“So then what?” Angela asked. “Two years of hiding?”
“Pretty much,” he replied. “I wanted to contact you, really, but I just didn’t want to drag you into my mess.”
“Until now, you mean,” she said.
“Yeah, well, when Miss Judgement showed up on my doorstep, I kind of panicked,” he said.
“How did she find you?” Angela asked.
“I don’t know,” he replied. “She’s been popping up all over town for the past couple weeks, searching for us. We’ve just been trying to stay out of sight until she gives up and goes home.”
“So that part of your story was true, at least,” Angela said.
“Yeah, basically,” he said. “Now you see why calling the cops isn’t an option.”
“And if she doesn’t give up?” Angela asked.
“I’ve got a guy working on some fake passports,” Kay replied. “Worst comes to worse… we’ll hop a ferry to Seattle and get as far away from here as possible.”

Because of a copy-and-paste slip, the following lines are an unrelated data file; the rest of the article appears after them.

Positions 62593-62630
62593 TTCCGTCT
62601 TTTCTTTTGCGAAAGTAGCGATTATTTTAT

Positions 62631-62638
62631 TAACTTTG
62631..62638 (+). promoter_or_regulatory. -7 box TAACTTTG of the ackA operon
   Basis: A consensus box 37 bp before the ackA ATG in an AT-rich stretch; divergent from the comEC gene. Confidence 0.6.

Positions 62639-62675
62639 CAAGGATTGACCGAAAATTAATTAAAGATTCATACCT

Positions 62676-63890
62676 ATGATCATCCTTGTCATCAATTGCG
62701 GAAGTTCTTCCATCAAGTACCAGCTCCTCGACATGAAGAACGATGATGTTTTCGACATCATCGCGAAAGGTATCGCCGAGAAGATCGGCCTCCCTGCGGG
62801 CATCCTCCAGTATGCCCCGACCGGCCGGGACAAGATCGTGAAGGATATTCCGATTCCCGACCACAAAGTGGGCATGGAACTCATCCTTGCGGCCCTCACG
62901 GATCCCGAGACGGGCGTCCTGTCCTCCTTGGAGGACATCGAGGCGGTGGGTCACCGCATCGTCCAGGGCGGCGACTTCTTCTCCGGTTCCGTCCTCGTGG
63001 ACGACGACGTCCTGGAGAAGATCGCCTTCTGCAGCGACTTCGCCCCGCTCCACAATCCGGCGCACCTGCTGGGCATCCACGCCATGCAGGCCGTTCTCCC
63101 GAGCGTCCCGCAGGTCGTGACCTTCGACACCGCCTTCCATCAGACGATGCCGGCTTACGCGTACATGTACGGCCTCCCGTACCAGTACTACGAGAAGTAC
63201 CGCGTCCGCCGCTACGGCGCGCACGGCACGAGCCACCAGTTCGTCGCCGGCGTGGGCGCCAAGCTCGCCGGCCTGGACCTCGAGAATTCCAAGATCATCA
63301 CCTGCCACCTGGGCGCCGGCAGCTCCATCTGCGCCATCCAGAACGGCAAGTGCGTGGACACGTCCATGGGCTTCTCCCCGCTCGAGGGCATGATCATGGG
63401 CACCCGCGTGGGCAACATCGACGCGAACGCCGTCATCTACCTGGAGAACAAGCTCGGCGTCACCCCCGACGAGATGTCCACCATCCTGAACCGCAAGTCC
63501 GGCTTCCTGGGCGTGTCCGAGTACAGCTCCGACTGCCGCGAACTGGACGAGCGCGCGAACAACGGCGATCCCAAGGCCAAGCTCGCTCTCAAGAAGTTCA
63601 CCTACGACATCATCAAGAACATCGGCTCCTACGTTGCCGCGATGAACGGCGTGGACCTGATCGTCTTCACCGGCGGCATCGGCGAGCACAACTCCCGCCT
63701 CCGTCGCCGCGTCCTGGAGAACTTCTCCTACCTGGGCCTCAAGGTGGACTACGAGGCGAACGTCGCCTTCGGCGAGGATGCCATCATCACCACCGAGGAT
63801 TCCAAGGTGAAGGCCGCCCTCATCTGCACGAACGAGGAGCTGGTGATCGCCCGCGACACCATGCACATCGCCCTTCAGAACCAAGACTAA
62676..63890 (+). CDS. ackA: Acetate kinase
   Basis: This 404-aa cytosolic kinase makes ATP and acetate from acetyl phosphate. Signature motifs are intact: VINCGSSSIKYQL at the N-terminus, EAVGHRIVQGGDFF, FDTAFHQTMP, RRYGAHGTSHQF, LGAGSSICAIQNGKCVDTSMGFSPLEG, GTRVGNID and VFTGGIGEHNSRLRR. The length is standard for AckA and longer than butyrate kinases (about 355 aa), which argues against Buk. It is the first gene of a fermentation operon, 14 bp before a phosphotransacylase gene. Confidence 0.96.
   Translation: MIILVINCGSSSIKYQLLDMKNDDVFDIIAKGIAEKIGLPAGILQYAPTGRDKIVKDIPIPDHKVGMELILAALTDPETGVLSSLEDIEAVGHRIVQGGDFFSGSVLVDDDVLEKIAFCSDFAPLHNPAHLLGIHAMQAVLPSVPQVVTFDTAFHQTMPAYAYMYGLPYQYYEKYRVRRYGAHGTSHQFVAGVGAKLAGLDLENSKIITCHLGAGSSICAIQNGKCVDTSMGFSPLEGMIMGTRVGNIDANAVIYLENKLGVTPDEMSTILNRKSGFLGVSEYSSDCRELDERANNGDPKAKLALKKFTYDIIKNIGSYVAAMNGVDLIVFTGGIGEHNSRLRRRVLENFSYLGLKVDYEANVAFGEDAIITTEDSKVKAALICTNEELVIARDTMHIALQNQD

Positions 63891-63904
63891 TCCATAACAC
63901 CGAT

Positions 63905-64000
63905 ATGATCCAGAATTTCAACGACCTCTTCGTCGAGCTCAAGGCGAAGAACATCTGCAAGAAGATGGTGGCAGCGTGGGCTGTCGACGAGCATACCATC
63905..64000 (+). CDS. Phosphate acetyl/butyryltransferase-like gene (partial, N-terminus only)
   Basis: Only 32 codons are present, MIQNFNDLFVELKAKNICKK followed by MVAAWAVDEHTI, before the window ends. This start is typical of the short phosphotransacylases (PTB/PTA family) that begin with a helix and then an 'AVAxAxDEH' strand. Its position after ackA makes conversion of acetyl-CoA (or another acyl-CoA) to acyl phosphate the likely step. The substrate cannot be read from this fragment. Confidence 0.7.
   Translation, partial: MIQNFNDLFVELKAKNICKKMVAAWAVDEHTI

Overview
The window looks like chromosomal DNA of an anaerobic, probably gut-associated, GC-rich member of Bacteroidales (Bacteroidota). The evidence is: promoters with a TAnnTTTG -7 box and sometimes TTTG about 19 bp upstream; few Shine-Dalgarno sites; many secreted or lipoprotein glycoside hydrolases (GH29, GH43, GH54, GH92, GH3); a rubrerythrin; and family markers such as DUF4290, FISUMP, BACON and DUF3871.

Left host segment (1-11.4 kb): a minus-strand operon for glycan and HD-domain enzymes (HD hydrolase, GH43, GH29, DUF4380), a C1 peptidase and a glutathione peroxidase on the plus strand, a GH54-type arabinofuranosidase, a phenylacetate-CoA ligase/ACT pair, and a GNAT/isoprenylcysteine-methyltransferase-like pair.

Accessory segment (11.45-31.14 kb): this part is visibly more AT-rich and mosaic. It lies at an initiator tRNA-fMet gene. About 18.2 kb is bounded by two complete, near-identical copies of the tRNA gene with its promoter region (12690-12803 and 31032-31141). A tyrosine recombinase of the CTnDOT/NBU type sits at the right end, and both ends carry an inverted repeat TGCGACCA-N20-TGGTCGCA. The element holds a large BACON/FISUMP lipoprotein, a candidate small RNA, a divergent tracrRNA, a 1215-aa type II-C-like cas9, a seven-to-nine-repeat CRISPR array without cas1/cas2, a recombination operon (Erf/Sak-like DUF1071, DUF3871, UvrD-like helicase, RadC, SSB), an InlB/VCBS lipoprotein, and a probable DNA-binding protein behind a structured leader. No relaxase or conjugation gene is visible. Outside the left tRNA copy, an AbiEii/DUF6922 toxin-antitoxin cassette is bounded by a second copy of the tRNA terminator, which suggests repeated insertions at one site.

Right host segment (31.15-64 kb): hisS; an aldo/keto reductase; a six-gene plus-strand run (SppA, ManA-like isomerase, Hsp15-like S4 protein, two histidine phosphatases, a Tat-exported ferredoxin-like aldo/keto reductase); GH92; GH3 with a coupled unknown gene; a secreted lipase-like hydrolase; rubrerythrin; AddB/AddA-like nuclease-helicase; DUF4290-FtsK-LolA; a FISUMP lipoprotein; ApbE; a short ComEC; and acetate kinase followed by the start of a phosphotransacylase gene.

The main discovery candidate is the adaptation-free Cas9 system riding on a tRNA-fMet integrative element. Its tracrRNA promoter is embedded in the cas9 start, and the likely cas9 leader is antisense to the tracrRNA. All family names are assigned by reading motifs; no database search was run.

“You’d really leave the country?” Angela asked.
“It beats the alternative,” Kay replied. “One of our crew, Martin, has already been arrested. Could be looking at twenty years. I’d rather not risk the same.”
“Fair enough,” Angela said, then a thought occurred to her. “What if you, like, talk to Miss Judgement? Convince her to leave you alone?”
Kay scoffed and said, “How do you suppose I’d manage that?”
Angela spoke the alien word and shrank to normal size.
“You’ve seen her true form,” Angela said. “Use that against her.”
“Are you suggesting I blackmail a superhero?” he asked.
“Do you have a better idea?” she replied.
“Not really,” he said, “but in any case, a face isn’t much good without a name.”
An image floated through the back of Angela’s mind; two children, very young, very vulnerable. She felt an intense desire to protect them.